When people nowadays talk about A.I., they usually refer to the deep learning methodology and other ANN frameworks. This is great, considering that ANNs were almost considered a dead-end once, due to the inability of technology to help them exhibit their potential. Yet, now computers are more powerful than ever and GPUs are commonplace as add-ons, enabling deep learning and other ANN-based system to function at greater scales. However, there are some other A.I. methodologies that are equally valid and actually predate ANNs. These I refer to as the “hipsters of A.I.” since they were part of the A.I. field before A.I. was cool.
The A.I. hipster methodologies are A.I. frameworks that are not ANN-related. These are systems like Fuzzy Logic (FL), which came about years before ANNs reached a level of development that made them worth using in machine learning. FL systems were used heavily in data analytics, while they were even implemented in hardware. At one point, researchers even experimented with a hybrid system that is part FL and part ANN (this was called ANFIS and was in essence an Artificial Neural network that optimized the membership functions of a Fuzzy Inference System).
Another hipster methodology is the family of optimization methods. These are systems like Genetic Algorithms, Simulated Annealing, and Particle Swarm Optimization (as well as its many variants). Although the scope of these A.I. fields is limited to finding optima of particular functions (aka fitness functions), their usefulness covers a variety of fields. Even dimensionality reduction processes sometimes make use of GAs or some other optimization tool. Note that these system are not the same as the analytical optimization methods known from Calculus, since they tackle very complex search spaces, with oftentimes dozens of variables, and use a stochastic process in the back-end.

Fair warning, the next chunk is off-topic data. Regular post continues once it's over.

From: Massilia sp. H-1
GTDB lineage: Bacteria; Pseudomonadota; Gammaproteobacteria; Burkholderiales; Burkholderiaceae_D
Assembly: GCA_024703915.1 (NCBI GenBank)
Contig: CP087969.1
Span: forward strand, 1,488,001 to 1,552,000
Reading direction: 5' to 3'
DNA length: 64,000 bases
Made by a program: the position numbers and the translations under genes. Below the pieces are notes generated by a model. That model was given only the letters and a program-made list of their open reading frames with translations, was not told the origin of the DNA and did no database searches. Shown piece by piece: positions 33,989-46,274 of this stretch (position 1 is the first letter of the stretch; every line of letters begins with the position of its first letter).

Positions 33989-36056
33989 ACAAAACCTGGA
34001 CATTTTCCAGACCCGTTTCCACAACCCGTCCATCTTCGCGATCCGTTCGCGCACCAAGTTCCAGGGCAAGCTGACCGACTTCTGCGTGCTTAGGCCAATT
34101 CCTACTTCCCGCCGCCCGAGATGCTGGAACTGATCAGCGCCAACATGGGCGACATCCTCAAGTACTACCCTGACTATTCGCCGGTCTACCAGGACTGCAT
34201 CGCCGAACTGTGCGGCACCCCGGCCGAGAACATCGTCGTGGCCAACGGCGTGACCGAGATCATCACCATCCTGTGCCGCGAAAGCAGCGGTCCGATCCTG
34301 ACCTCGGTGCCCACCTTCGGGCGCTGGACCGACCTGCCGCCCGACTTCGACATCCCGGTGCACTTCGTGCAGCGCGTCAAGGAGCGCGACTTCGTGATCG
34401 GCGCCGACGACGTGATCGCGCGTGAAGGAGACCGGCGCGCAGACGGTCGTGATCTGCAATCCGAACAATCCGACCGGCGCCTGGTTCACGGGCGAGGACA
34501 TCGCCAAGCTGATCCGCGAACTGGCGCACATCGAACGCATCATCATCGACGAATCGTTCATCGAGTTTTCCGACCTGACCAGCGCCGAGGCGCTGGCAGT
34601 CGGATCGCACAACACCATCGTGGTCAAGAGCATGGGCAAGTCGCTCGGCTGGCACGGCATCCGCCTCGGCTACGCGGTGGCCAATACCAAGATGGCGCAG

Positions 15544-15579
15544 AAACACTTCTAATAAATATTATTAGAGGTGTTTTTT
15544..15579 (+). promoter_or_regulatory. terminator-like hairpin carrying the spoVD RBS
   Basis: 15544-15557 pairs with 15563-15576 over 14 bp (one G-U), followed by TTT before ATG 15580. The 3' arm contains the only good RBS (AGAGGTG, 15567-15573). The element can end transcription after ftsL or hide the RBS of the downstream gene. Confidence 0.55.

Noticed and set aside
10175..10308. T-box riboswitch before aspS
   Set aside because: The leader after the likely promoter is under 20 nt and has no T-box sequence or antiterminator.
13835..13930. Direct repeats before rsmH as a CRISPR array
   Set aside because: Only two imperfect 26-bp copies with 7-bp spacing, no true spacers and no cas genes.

If there is one take-away from these hipster A.I. systems it is that there is more than meets the eye when it comes to artificial intelligence. That’s not to say that deep learning systems are not worth your while, but it’s good to keep an open mind about other A.I. systems that may not be as popular today, but may have played (and still play) an important role in the evolution of the field.
Also, having a solid understanding of A.I. through its various methodologies, allows us to be able to think forward in a creative way. Instead of merely trying to extend the methodologies we know, we may come up with new ones, enriching A.I. in ways that we wouldn't be able to fathom if our understanding were limited to a single A.I. framework. Isn't that what A.I. is about, finding novel ways to solve problems, leveraging clever heuristics and imaginative architectures?
Zacharias Voulgaris, PhD
Passionate data scientist with a foxy approach to technology, particularly related to A.I.